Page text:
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Thread: Your favorite OT/trad tunes for Sawmill tuning?

  1. #1
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    Your favorite OT/trad tunes for Sawmill tuning?

    It occurs to me that I have plenty of material to play in Open G tuning, as well as Double C, and a few oddball tunings like Last Chance. But I only have a handful that are part of my normal repertoire in Sawmill tuning (gDGCD, either open or capoed up). Modal tunes really grab me in this tuning. I want to add more, and I'm looking for your favorites that you think I should try.

    The ones I currently play in Sawmill:

    Brushy Fork of John's Creek
    Clinch Mtn. Backstep (either Open G or Sawmill)
    Cluck Old Hen (either in Open G or Sawmill)
    Hail Against the Barn Door
    Jake's Got the Bellyache
    The Pateroller Song
    Shady Grove
    Squirrel Hunters
    West Virginia Girls (very recently)

    I know The Cuckoo is one that (apparently) every banjo player should know, so I plan to add that one. What else is on the top of your Sawmill tune list?

  2. #2

    Re: Your favorite OT/trad tunes for Sawmill tuning?

    You might as well say, "All". Literally every sawmill banjo song is the same. Learn one and you know all of them. It's more of a trick than a tuning.

    -Patrick

  3. #3

    Re: Your favorite OT/trad tunes for Sawmill tuning?

    Quote Originally Posted by Patrick Costello View Post
    You might as well say, "All". Literally every sawmill banjo song is the same. Learn one and you know all of them. It's more of a trick than a tuning.

    -Patrick
    You could say that about the banjo in general :P
    hey cool Patrick Costello, love you're book how and Tao!

    Just to add to the thread while I'm here. I also don't know a ton of tunes in g modal. And I should change that because it's a hassle only knowing a couple of tunes in a particular tuning. Most of the ones I know are on your list already, but I do capo up and play kitchen girl, so that's a good one if you count the capo. And I'm working on sugar babe (red rocking chair) because that's one of my favorites

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    Re: Your favorite OT/trad tunes for Sawmill tuning?

    Quote Originally Posted by Patrick Costello View Post
    You might as well say, "All". Literally every sawmill banjo song is the same. Learn one and you know all of them. It's more of a trick than a tuning.

    -Patrick
    Well, that's disappointing. I don't think they're all the same. Sure, that tuning has the same feel or mood on different tunes, but I wouldn't call it a trick. Just another tool in the toolbox. When I play Clinch Mountain Backstep in Open G, it has a completely different feel than in Sawmill. Same exact notes, but the sympathetic ringing tones just change everything. It's nice to get some variety and change the voice now and then.

    Thanks for the recommendations, Longblackveil.

  6. #5

    Re: Your favorite OT/trad tunes for Sawmill tuning?

    Why is it disappointing? If you are going to learn to play a musical instrument You have to develop an honest understanding of how music works.

    One of the things I see happening nowadays is a sort of willful ignorance when it comes to musicianship. Sit back, gather up a collection of banjo tab files and talk about playing online but never getting out there and making music. Even if I can motivate somebody to go out and jam nine times out of ten I have to explain that a big part of jamming is playing music that is new to you.That making music is not reciting memorized notes but rather a conversation.

    Sit down with your banjo and play a few songs in sawmill. Don't just play the notes. Look at the structure of the songs. You will see the same chord progression over and over again. You will see licks repeated from song to song. Then go back to open G and play Cinch Mountain Backstep and Old Joe Clark. Those two songs share the structure of the sawmill tunes. Once you do that the next steps are to start asking questions and start exploring.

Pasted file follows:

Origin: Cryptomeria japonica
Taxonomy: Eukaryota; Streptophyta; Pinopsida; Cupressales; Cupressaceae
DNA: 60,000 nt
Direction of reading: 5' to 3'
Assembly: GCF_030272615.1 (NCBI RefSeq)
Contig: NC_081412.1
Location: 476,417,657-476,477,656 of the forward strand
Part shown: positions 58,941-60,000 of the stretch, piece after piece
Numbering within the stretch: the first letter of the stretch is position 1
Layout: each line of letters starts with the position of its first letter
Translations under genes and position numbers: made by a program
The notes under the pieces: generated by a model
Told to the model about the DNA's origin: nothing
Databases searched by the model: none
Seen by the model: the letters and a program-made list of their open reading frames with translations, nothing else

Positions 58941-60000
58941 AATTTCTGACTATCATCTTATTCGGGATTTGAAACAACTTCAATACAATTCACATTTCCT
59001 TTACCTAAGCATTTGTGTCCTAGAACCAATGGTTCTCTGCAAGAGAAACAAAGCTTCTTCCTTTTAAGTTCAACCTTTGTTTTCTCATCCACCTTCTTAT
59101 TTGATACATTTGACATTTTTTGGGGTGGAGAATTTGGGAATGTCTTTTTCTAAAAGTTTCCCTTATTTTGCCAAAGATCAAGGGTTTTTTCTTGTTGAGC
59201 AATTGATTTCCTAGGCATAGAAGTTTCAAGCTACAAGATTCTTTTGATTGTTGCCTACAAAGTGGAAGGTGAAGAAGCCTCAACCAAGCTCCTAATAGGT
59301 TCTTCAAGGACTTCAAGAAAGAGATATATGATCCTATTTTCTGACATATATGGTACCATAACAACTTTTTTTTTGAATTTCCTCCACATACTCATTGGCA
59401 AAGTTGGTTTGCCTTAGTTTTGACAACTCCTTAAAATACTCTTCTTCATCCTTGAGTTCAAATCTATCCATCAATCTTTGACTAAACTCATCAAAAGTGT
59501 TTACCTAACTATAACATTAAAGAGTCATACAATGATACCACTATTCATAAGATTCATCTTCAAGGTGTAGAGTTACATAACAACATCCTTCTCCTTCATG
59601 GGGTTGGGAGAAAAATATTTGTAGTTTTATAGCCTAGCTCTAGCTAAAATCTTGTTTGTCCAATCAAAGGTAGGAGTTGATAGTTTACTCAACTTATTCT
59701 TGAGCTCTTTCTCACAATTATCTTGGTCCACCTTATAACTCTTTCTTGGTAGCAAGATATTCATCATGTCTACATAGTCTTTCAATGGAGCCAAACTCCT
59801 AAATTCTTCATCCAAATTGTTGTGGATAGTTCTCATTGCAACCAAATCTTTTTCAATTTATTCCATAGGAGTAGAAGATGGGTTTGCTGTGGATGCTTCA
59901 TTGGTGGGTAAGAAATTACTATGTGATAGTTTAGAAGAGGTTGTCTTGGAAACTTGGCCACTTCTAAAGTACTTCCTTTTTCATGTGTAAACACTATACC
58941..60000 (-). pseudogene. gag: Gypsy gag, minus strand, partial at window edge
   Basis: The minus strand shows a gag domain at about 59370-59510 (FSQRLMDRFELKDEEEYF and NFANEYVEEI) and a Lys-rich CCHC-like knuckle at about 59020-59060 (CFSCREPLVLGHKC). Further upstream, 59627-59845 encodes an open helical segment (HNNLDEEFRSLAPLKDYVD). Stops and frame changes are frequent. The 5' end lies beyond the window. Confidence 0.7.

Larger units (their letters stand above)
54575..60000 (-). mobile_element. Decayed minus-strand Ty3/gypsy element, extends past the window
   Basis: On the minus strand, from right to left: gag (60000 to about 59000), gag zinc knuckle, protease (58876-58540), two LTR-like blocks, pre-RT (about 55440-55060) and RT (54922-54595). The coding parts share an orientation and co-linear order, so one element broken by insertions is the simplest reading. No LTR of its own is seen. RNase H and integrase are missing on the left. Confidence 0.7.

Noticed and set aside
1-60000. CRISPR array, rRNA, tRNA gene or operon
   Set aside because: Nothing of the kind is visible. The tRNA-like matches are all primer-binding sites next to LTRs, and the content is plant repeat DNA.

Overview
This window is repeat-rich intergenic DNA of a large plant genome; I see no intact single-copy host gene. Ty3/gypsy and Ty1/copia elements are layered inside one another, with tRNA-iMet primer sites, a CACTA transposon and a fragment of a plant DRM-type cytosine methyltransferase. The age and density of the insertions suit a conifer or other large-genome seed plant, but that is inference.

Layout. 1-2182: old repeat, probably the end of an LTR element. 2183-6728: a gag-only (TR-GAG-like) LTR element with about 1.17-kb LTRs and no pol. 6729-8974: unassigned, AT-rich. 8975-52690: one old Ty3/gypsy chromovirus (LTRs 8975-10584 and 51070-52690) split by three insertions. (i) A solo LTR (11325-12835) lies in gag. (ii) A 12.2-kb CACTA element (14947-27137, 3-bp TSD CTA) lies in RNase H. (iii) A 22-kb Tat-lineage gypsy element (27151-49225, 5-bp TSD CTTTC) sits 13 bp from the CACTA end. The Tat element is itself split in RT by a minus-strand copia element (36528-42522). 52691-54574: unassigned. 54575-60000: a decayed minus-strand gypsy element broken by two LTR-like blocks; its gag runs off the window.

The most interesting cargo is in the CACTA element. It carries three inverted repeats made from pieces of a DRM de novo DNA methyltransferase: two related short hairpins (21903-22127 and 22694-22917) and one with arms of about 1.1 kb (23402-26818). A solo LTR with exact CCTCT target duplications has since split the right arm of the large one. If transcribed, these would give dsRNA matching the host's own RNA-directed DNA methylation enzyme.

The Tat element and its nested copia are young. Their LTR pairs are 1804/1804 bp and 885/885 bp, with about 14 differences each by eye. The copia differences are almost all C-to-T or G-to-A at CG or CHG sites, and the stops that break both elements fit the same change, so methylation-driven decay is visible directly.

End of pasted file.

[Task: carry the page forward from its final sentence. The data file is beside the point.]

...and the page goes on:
If that is disappointing to you, why are you making music?

    -Patrick

  7. #6

    Re: Your favorite OT/trad tunes for Sawmill tuning?

    That's a bit harsh.

    Not to speak for Tobin, but I suppose that he (like all of us) is making music because it's an enjoyable experience for him. And I also suppose that he asked his question in the hope that participating in the forum will be part of that enjoyable experience. Your posts fall a little short of that hope. His question simply asks others for their favorite tunes that they do in Sawmill tuning so he can try those himself. I get your point (that just about any tune can be done this way), but I'm pretty sure it can be stated in a manner that is "polite and courteous" (part of our posting guidelines).

    The consensus among the moderators and owner of the Forum is that the tone here is unnecessarily condescending and not in the spirit of what music is all about.
    Banjo Cafe Administrator

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  9. #7

    Re: Your favorite OT/trad tunes for Sawmill tuning?

    Quote Originally Posted by Tobin View Post
    What else is on the top of your Sawmill tune list?
    Kitchen Girl, John Riley the Shepard Boy, and Bonaparte's March are nice ones.

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  11. #8
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    Re: Your favorite OT/trad tunes for Sawmill tuning?

    Quote Originally Posted by Patrick Costello View Post
    Why is it disappointing? If you are going to learn to play a musical instrument You have to develop an honest understanding of how music works.

    One of the things I see happening nowadays is a sort of willful ignorance when it comes to musicianship. Sit back, gather up a collection of banjo tab files and talk about playing online but never getting out there and making music. Even if I can motivate somebody to go out and jam nine times out of ten I have to explain that a big part of jamming is playing music that is new to you.That making music is not reciting memorized notes but rather a conversation.
    Ok, but what does that have to do with this topic? I understand music just fine. I have played instruments for about 40 years, including piano, tuba, baritone, guitar, mandolin, fiddle, and banjo. I am well versed in music theory, and I am an active player. I go to weekly jams and play public gigs. Why would asking about Sawmill tuning examples lead you to believe that I'm ignorant of music and just want to sit around and talk about it instead of playing?

    Sit down with your banjo and play a few songs in sawmill. Don't just play the notes. Look at the structure of the songs. You will see the same chord progression over and over again. You will see licks repeated from song to song. Then go back to open G and play Cinch Mountain Backstep and Old Joe Clark. Those two songs share the structure of the sawmill tunes. Once you do that the next steps are to start asking questions and start exploring.